Here are some sentences that don’t make sense: “German two-year debt yields held close to 15-month lows just below zero on Wednesday, with record low money market rates and expectations of easier ECB monetary policy underpinning demand at an auction of similarly dated bonds.” “Eurozone government borrowing costs sank to historic lows on Thursday as investors increased bets that the European Central Bank would take aggressive action to avert a deflationary slump, following early data indicating that the region’s recovery slowed in August.” “Portuguese and Spanish government bonds rose, with two-year notes leading euro-area rates to new lows amid speculation stubbornly low inflation will prompt the European Central Bank to extend stimulus measures.” Here is why these sentences don’t make sense: If you expect the ECB to increase inflation, you probably don’t want to own low-yielding bonds. Or bonds paying no interest during their two-year lifespan.[i] In reality, bond buyers could be speculating the ECB won’t do anything! But you won’t get that theory from the media’s misperceived explanations for short-term market movement—usually something you can’t tie to any one, two or three things. It’s a timeless lesson but particularly apt these days, with the punditry desperately searching for meaning in the recent slide in US Treasury yields.
It is human nature to want to know why markets move the way they do. It is also human nature to want an answer more specific than “because,” even though “because” is right the vast majority of the time.[ii] To most folks, “because” feels like a cop out. I promise you it isn’t.
This is why: Billions of shares change hands each day, via several million unique transactions. That means millions of people (and computers) trading for millions of reasons.[iii] Fund managers buying and selling to accommodate additions and redemptions. High-frequency traders buying because a price moved a certain way or because a certain economic data point moved up or down. Retirees selling a few shares just to fund their living expenses. Workers buying to put new 401(k) contributions to work. People panicking. People buying because they think panic is overblown. Taking stop losses. Buying on the dips. Cashing in so you can buy a house. Selling your house and reinvesting the proceeds. I could come up with loads more, but you get the drift.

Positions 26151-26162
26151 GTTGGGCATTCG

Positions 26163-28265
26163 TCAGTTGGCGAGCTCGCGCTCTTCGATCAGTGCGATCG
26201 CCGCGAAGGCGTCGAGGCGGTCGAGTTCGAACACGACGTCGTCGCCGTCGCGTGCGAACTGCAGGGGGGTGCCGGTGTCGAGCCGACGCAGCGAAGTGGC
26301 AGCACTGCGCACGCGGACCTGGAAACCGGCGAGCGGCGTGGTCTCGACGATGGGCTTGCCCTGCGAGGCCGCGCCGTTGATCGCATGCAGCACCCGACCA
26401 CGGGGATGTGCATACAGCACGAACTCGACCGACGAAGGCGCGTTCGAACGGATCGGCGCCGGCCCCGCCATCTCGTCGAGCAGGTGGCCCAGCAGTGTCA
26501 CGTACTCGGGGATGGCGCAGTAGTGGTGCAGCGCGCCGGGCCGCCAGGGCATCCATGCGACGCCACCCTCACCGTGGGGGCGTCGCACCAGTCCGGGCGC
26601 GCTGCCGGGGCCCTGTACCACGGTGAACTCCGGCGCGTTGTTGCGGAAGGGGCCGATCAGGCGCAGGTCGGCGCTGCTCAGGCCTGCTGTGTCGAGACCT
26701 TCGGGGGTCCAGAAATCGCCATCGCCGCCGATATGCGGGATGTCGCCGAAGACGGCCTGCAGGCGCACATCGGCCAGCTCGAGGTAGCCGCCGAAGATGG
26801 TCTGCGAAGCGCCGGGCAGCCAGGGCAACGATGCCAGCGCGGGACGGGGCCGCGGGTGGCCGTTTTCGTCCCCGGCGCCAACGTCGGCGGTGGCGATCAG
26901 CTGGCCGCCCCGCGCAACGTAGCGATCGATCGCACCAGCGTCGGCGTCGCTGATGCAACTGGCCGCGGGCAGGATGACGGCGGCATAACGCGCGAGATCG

This brings us to the subject of interest rates. Particularly the 10-year US Treasury rate, which has fallen all year. Something most thought wouldn’t happen while the Fed “tapered” its quantitative easing (QE) program. And most can’t accept that this nearly eight-month trend can’t be mere noise, volatility, just because. So they reach for causes. Like geopolitical instability prompting a flight to safety. Or bond markets pricing in a weakening economy. Or foreign governments buying more Treasurys. It might even sound plausible! Even though rates rose last year as tensions raged in Syria and Egypt, US growth is accelerating, and foreign governments were buying at about the same pace while yields were rising, too.
The simple truth is there is nothing extraordinary about what 10-year yields have done this year. The spread between the year-to-date high and low is the smallest in 40 years. Yes, the Fed is winding down, but markets are forward-looking—bond markets started discounting the taper around the time former Fed head Ben Bernanke first alluded to it on May 22, 2013. The 10-year yield was 1.94% when markets closed the day prior. Less than four months later—September 6, to be exact—it was a full percentage point higher. It finished the year at 3.04%. They’re down now but still about half a point higher than pre-taper talk.
And that last factoid is what really matters here, because it means the end of QE should still be a positive even though rates have fallen this year. The yield curve is still steeper today than pre-taper talk, which still gives banks an incentive to lend more. And they appear to be acting on that incentive, as loan growth has accelerated nicely this year. And the yield curve spread—the difference between short-term and long-term rates—is still a bigger driver of the Leading Economic Index than it was pre-taper. Tellingly, its contribution to LEI growth has barely budged all year. No drag here.
Looking for meaning in recent volatility is looking backwards—it tells you nothing about the future. What matters most is fundamentally, there are no huge reasons yields should tank from here and flatten the yield curve. Growth is speeding up. Inflation is picking up. Rates probably won’t jump a bunch, but a slight drift higher over the foreseeable future looks far likelier than not.
[i] So maybe your speculation isn’t that the ECB will do something, it’s that what they will do is buy bonds—probably bonds a lot like the ones you own driving rates down. Or that whatever the ECB will do, it won’t work, inflation and interest rates will continue falling and the prices of the zero-coupon bonds will drift up—at which time you sell, pocketing a cool profit on the move. All these are possible explanations for some investors’ actions.
[ii] You can add a word after “because” and still be right sometimes. Like, “because people.” Or “because sentiment.” Or “because life.” Or “because volatility.” “Because irrationality” is also often correct, but it doesn’t roll off the tongue so well.
[iii] This is an exaggerated assumption because I don’t actually know. But whether it’s millions, thousands, hundreds or even just dozens, the takeaway remains the same.